on Live Write Thrive:
C. S. Lewis, the author of The Chronicles of Narnia, wrote 14 novels, at least 22 nonfiction books, several essay collections, and enough letters to fill many volumes. And he wrote them all in longhand with a steel-nibbed pen that he dipped in a bottle of ink.
Lewis had a rhythm as he wrote. He’d write six or seven words, whispering the words aloud as he wrote. Then he’d dip the pen in the ink—mentally composing the next phrase as he did so—and he’d write and whisper six or seven more words. Though Lewis used a dip-pen, a relic of the nineteenth century, he was an amazingly productive writer. Whenever he sat down to write—which he did almost daily—he wrote confidently, intuitively, and with astonishing speed.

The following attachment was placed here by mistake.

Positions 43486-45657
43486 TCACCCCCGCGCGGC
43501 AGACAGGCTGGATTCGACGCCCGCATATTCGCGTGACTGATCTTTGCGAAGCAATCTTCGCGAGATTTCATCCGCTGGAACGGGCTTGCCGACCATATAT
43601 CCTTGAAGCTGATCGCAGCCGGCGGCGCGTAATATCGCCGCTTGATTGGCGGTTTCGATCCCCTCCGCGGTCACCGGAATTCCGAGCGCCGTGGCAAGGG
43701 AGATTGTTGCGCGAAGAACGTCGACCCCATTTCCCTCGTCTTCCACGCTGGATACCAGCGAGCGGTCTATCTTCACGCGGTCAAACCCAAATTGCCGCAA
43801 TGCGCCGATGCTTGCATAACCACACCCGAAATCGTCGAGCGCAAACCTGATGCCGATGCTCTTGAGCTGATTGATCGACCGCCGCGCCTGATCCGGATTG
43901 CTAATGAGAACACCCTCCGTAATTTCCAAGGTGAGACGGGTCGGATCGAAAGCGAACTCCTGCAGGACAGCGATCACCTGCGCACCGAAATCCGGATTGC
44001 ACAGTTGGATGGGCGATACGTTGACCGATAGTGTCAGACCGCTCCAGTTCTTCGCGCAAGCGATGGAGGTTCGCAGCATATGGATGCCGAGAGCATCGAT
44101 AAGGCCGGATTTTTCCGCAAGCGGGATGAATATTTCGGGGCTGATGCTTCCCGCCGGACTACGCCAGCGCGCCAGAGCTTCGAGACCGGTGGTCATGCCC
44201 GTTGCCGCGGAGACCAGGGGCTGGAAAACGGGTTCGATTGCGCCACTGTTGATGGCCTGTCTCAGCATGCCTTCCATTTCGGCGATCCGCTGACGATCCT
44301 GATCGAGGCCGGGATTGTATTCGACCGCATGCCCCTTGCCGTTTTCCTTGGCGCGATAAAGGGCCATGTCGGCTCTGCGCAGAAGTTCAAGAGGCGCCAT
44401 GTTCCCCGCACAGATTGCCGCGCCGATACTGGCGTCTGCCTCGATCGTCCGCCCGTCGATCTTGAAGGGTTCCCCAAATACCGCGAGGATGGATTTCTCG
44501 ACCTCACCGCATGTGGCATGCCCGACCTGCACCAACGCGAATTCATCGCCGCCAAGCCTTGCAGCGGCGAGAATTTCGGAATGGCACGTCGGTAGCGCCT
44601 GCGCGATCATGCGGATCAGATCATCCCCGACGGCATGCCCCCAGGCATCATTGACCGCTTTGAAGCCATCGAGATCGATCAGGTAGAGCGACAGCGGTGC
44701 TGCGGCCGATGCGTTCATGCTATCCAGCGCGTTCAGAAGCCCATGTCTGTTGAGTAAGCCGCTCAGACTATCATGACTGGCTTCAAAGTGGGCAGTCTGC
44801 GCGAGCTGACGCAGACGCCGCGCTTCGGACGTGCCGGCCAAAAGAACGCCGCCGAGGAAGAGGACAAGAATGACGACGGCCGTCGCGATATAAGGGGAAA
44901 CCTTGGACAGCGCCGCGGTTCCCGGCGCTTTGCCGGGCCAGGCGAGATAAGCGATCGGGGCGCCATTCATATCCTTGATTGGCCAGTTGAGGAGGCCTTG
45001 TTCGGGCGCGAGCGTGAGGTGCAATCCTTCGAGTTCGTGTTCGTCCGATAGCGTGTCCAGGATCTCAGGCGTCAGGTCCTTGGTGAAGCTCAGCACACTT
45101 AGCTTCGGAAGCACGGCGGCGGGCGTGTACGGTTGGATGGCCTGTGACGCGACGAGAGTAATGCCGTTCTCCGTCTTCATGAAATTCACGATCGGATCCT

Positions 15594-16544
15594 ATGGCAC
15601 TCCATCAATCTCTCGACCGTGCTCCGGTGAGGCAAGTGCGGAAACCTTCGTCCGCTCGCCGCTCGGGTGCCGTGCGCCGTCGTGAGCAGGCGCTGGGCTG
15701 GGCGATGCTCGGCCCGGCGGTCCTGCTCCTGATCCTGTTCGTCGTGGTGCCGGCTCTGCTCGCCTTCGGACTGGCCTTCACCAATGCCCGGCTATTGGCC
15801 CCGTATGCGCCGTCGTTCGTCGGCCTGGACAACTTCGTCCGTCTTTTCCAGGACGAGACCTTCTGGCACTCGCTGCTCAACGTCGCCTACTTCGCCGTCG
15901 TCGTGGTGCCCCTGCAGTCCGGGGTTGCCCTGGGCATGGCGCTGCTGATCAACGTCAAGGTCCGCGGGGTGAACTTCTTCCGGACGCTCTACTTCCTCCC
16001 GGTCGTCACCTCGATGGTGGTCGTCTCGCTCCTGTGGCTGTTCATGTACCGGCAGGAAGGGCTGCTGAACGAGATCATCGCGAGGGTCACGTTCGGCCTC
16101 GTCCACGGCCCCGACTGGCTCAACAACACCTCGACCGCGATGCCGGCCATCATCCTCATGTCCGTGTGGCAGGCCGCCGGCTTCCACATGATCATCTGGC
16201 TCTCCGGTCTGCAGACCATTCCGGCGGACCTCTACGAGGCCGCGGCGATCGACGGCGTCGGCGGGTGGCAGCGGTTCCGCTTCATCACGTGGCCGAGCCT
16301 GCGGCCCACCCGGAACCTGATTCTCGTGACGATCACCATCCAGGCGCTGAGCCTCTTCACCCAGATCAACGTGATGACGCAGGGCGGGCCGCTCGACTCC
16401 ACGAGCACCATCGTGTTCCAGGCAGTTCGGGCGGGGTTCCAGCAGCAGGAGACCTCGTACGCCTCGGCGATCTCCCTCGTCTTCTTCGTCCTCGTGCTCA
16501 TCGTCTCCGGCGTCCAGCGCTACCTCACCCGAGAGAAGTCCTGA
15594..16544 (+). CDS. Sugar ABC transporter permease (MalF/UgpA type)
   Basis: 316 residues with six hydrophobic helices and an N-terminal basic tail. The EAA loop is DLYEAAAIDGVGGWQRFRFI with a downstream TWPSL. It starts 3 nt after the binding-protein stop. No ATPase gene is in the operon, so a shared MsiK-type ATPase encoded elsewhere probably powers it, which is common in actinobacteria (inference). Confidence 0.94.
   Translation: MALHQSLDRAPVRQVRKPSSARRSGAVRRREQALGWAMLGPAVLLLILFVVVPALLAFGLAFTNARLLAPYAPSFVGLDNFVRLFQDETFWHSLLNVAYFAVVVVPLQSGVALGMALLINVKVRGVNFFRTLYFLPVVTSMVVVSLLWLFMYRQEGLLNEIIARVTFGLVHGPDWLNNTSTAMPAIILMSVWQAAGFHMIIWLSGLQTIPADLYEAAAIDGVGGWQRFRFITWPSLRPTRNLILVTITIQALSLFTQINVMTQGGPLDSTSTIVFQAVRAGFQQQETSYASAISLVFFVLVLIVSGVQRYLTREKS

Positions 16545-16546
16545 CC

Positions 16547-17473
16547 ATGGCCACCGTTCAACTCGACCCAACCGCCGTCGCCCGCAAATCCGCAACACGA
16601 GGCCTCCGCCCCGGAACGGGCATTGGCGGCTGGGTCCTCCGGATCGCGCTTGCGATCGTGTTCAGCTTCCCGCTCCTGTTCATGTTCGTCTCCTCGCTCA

In August 1932, C. S. Lewis wrote an entire draft of his debut novel—roughly 60,000 words—in just two weeks. It happened during a visit with his boyhood friend, Arthur Greeves, in Belfast. Lewis hadn’t planned to write during his stay, but somehow, amid the afternoon walks and late-night talks with Arthur, Lewis became inspired—and he wrote a novel. That novel, The Pilgrim’s Regress, was published in May 1933, nine months after he composed the first draft.
Throughout his career, Lewis wrote most of his novels in just two or three months. The key to his amazing speed is what I call “writing in overdrive,” the ability to write intuitively and without inhibition under the influence of unconscious inspiration. Here’s the good news: you can learn to write as Lewis did.